WASHINGTON (TIP): Richard Burr faces intense pressure from Republicans to drop his subpoena of President Donald Trump’s eldest son and quickly wrap up the Senate Intelligence Committee’s Russia probe.
But despite a day facing attacks from the highest rungs of party leadership, Burr is unmoved, according to colleagues in both parties.
The North Carolina Republican declined to address the criticism or the subpoena to reporters, but there is no talk yet of withdrawing the subpoena, according to Republican senators. Burr gave a brief update on the status of his Russia investigation at a Senate GOP lunch on Thursday, attendees said.
Burr, known for his independent streak, appeared happy to ignore the political storm he had fueled.
“I told you I’m not going to chat right now. I’m in the middle of something,” Burr said as he made his way to lunch in the Senate dining room. Afterward, he posed for pictures with his lunch guests, then walked into the Capitol and kept his public silence.
Some of Burr’s GOP colleagues, however, were eager to offer complaints that the Intelligence Committee is still working its probe weeks after special counsel Robert Mueller’s report was released.
“The subpoenas can’t happen without a Republican being for it, and I would hope that Republicans would stand firm and say enough’s enough,” said Sen. Rand Paul (R-Ky.), who is close to Donald Trump Jr. “This is a great sort of assault on someone, in the sense that you put yourself in jeopardy anytime you come in and testify.”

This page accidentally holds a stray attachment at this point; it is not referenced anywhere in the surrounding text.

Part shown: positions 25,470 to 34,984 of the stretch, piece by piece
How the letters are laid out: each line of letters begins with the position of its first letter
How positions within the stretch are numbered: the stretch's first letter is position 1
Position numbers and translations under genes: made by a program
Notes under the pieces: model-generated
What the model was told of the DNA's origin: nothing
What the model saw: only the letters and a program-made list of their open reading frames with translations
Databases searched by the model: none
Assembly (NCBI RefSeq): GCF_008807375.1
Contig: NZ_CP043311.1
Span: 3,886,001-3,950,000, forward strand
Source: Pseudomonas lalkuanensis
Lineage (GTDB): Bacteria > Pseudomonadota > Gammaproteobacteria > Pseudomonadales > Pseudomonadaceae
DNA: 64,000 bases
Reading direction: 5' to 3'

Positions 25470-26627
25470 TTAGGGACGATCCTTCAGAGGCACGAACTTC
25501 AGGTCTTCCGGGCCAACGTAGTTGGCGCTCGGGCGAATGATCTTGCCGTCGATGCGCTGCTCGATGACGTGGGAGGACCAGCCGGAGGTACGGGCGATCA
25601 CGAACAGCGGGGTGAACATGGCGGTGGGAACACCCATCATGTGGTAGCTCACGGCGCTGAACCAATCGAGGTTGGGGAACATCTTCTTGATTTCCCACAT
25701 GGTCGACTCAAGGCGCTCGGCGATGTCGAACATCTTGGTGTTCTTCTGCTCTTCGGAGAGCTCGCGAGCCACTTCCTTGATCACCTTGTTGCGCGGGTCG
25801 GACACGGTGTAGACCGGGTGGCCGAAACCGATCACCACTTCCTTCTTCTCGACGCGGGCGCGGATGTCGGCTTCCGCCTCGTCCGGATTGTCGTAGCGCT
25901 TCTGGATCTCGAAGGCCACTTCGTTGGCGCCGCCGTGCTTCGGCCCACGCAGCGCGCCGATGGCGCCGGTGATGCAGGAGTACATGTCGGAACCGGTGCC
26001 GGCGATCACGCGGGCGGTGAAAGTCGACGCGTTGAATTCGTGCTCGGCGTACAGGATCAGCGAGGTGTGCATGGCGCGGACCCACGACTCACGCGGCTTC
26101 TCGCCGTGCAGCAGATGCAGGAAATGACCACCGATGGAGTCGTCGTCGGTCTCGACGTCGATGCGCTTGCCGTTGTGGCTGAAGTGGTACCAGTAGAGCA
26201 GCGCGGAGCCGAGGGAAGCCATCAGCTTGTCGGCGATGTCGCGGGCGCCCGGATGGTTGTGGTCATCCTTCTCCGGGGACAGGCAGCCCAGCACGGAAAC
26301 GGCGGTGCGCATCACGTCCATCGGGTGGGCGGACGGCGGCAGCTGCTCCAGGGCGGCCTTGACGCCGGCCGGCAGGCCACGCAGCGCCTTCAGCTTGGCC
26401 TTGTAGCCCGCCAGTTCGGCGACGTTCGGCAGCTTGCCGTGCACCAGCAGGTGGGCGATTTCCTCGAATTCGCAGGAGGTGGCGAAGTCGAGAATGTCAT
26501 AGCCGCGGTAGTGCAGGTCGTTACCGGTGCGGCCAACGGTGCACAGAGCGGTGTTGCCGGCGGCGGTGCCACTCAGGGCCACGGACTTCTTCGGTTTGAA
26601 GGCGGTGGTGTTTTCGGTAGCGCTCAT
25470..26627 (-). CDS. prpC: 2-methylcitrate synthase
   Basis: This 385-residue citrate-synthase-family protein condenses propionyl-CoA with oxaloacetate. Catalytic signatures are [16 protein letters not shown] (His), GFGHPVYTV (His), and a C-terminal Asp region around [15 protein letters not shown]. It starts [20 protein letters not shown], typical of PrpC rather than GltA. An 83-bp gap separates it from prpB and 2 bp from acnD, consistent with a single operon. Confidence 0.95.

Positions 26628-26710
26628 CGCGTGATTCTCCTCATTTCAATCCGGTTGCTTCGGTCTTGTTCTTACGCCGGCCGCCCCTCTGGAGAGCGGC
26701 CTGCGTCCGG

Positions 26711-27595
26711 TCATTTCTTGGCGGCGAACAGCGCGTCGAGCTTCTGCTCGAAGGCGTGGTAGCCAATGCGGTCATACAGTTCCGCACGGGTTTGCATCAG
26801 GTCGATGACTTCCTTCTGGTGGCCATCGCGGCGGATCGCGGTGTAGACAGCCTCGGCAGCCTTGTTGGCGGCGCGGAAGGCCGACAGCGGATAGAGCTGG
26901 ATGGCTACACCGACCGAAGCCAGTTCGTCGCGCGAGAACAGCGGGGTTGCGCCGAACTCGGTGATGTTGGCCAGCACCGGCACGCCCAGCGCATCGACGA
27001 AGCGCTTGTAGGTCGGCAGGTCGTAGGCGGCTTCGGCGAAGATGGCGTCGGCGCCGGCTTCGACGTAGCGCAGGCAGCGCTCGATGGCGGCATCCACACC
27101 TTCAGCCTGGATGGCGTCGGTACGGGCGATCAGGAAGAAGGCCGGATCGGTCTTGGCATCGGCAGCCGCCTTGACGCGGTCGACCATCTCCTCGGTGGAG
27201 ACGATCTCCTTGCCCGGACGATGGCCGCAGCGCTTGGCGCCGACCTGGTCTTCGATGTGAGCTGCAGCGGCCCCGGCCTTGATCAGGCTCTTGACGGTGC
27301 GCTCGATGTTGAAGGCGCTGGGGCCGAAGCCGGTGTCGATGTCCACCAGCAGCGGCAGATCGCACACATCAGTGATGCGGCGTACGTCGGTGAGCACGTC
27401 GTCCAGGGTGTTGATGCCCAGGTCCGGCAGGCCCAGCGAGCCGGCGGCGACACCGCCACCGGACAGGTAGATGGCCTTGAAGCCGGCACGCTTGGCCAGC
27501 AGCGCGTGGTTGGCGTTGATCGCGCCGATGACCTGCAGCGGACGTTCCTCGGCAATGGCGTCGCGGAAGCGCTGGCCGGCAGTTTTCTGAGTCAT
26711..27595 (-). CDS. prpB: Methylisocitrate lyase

“This is one great big politicized, political football,” said Sen. Steve Daines (R-Mont.), another Trump Jr. ally. He described broad GOP “frustration on what’s going on at the moment. It’s time to move on from these investigations.”
Some Intelligence Committee members said the panel would need to address the controversial subpoena, which was issued by Burr and the Democratic vice chairman of the committee, Sen. Mark Warner of Virginia. The subpoena was sent days ago, but news of it leaked just one day after Senate Majority Leader Mitch McConnell (R-Ky.) declared the Mueller investigation “case closed.”
“The Mueller report has concluded no collusion, and Barr said no obstruction. What’s the deal? Why is this continuing on? I think there needs to be a better conversation about that,” said Sen. John Cornyn (R-Texas), an Intelligence Committee member.
He later declared he has “confidence” in Burr but reiterated “we pretty much know just about everything we need to know.” His fellow Texan Ted Cruz agreed, tweeting: “There’s no need for another subpoena.” Others were harsher. Rep. Mark Meadows (R-N.C.) called Burr’s move “beyond inappropriate” and acting White House chief of staff Mick Mulvaney said it was “bad form” not to give the president a heads-up.
Trump name-checked Burr on Thursday, expressing his disapproval with the subpoena and arguing his son had been “totally exonerated” by Mueller.
“I was very surprised,” Trump told reporters. “I saw Richard Burr saying there was no collusion two or three weeks ago.”
Indeed, the family element of the subpoena heightened the tension. Trump Jr. has been closely linked to Trump’s style of politics, barnstorming the country last year on behalf of GOP Senate candidates and seen within the Republican Party as a loyal soldier.
So there was little surprise within Capitol Hill that the subpoena became an intraparty flash point.